Other MLB players have recently spoken out about the Los Angeles Dodgers decision to partner with the Sisters of Perpetual Indulgence, a group of drag queens dressed up as nuns that critics say mocks Catholics and Christians.

Dodgers pitcher Blake Treinen denounced his team's decision to partner with the Sisters of Perpetual Indulgence, which it plans to honor with a Community Hero Award at its June 16 game, in a statement shared to Twitter via prominent worship artist Sean Feucht.

"I understand that playing baseball is a privilege and not a right," he said. "My convictions in Jesus Christ will always come first."

Treinen believes that honoring the Sisters of Perpetual Indulgence "disenfranchises a large community and promotes hate of Christians and people of faith." The organization holds annual Easter events mocking the crucifixion of Christ.

"This single event alienates the fans and supporters of the Dodgers, Major League Baseball, and professional sports. People like baseball for its entertainment value and competition. The fans do not want propaganda or politics forced on them," the 34-year-old Treinen stated, stressing that "this group openly mocks Jesus Christ, the cornerstone of my faith."

Treinen said the Dodgers are associating themselves with a "blasphemous" group that "only displays hate and mockery of Catholics and the Christian faith." He cited "the debacle with Bud Light and Target" as "a warning to companies and professional sports to stay true to their brand and leave the propaganda and politics off the field."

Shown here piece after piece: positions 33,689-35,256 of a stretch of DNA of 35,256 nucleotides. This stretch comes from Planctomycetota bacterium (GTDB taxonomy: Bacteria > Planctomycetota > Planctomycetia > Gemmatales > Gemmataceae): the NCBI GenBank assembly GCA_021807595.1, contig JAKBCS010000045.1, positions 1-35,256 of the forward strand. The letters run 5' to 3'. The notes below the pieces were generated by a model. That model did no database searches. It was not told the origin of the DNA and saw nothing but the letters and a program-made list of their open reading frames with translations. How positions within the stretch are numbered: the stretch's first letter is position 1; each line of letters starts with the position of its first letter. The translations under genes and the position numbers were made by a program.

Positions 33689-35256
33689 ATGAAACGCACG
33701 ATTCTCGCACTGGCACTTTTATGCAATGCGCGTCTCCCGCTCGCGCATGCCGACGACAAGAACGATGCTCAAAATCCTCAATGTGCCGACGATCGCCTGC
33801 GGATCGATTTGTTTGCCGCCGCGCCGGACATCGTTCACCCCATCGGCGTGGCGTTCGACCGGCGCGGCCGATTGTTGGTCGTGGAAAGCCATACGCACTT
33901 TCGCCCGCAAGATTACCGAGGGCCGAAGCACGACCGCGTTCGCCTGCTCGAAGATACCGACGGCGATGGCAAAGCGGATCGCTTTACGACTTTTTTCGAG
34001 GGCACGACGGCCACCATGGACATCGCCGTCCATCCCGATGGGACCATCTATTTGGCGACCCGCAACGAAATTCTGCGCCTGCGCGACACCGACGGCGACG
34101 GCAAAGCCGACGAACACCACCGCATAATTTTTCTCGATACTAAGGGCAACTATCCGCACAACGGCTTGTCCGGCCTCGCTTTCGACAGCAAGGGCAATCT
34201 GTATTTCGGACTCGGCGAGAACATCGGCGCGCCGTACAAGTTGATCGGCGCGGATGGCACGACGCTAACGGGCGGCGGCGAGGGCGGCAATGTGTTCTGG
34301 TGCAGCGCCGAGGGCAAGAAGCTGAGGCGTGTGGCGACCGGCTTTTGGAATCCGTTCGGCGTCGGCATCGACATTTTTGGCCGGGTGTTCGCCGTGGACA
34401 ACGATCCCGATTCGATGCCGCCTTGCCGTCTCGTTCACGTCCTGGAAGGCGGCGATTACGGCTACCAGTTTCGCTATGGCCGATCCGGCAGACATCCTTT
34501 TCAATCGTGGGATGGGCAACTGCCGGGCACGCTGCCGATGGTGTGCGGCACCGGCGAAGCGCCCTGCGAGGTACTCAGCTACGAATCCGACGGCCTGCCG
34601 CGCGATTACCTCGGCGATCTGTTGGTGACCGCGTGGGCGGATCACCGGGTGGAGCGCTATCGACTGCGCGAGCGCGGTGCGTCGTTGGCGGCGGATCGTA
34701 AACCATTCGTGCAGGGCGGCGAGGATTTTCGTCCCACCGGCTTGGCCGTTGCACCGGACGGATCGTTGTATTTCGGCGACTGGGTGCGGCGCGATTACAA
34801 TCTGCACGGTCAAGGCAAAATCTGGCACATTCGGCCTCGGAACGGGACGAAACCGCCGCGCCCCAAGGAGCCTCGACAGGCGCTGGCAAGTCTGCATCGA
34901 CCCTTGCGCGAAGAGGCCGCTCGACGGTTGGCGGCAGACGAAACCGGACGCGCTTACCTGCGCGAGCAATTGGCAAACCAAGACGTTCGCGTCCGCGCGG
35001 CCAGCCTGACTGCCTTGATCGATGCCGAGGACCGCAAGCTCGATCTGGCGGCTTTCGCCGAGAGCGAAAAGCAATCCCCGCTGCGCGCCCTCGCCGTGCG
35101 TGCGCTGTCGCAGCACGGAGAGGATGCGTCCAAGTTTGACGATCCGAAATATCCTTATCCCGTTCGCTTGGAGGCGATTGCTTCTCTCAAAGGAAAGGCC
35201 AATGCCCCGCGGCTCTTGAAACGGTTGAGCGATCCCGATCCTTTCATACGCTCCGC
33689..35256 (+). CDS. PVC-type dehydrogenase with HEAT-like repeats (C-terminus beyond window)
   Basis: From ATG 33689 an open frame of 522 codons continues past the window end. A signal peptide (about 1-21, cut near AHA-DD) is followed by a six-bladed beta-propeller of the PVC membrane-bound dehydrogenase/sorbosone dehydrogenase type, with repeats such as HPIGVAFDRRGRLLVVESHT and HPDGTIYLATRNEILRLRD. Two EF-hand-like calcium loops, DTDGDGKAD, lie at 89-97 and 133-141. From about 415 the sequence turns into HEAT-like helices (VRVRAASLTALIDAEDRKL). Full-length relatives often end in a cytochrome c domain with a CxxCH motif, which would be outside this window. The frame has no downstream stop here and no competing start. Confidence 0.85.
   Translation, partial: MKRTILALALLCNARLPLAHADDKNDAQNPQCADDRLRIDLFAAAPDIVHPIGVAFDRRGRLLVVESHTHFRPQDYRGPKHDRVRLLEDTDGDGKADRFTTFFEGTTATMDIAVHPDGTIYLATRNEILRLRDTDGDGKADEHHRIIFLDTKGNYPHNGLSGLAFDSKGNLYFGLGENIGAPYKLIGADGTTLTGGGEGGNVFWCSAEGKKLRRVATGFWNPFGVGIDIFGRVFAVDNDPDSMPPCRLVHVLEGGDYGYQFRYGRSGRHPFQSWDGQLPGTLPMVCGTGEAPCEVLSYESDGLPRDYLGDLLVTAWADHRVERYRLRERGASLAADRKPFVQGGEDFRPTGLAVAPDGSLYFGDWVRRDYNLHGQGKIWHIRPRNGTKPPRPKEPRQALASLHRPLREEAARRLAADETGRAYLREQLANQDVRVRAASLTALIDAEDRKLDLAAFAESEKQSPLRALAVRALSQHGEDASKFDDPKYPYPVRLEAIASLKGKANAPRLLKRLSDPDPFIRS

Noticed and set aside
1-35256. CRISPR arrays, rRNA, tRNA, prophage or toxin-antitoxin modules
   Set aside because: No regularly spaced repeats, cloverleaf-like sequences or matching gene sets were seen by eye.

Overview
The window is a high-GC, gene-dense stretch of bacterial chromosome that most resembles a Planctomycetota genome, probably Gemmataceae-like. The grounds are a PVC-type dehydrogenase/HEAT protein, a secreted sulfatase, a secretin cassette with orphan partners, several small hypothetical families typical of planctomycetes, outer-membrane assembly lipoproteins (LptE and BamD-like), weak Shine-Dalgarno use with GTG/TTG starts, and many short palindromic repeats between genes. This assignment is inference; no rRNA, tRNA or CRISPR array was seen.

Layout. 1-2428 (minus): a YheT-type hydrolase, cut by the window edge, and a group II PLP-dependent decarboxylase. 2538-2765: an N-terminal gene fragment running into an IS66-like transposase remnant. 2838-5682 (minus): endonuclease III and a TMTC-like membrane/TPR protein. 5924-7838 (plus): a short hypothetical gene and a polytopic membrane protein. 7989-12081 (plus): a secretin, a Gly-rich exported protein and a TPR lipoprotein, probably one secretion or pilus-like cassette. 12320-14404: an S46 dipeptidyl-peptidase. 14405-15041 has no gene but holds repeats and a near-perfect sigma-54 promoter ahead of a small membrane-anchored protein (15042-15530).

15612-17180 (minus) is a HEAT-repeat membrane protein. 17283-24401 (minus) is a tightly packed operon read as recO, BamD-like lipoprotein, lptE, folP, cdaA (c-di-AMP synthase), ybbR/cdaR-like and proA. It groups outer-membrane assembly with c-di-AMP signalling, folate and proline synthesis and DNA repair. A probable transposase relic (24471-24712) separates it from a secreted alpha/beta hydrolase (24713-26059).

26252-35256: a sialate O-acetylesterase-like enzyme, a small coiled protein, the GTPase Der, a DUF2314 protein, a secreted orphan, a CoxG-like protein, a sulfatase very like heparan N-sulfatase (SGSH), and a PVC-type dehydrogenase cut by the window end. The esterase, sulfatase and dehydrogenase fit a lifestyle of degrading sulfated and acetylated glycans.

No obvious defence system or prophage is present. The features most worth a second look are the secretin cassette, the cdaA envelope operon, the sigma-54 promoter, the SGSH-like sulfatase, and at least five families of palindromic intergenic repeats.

Fellow Dodgers pitcher and all-star Clayton Kershaw, also Christian, expressed his dismay with the Dodgers' support for Sisters of Perpetual Indulgence. He told The Los Angels Times on Monday that his opposition has nothing to do with the LGBT community. 

"I don't agree with making fun of other people's religions," he said. "It has nothing to do with anything other than that. I just don't think that no matter what religion you are, you should make fun of."

Trevor Williams, a devout Catholic pitcher for the Washington Nationals, took to Twitter Wednesday to proclaim his opposition to the Dodgers' plans to honor the Sisters of Perpetual Indulgence.

"To invite and honor a group that makes a blatant and deeply offensive mockery of my religion, and the religion of over 4 million people in Los Angeles county alone, undermines the values of respect and inclusivity that should be upheld by any organization," he wrote in a statement. 

"Creating an environment in which one group feels celebrated and honored at the expense of another is counterproductive and wrong," he added. "I believe it is essential for the Dodgers to reconsider their association with this group and strive to create an inclusive environment that does not demean or disrespect the religious beliefs of any fan or employee. I also encourage my fellow Catholics to reconsider their support of an organization that allows this type of mockery of its fans to occur."

Ryan Foley is a reporter for The Christian Post. He can be reached at: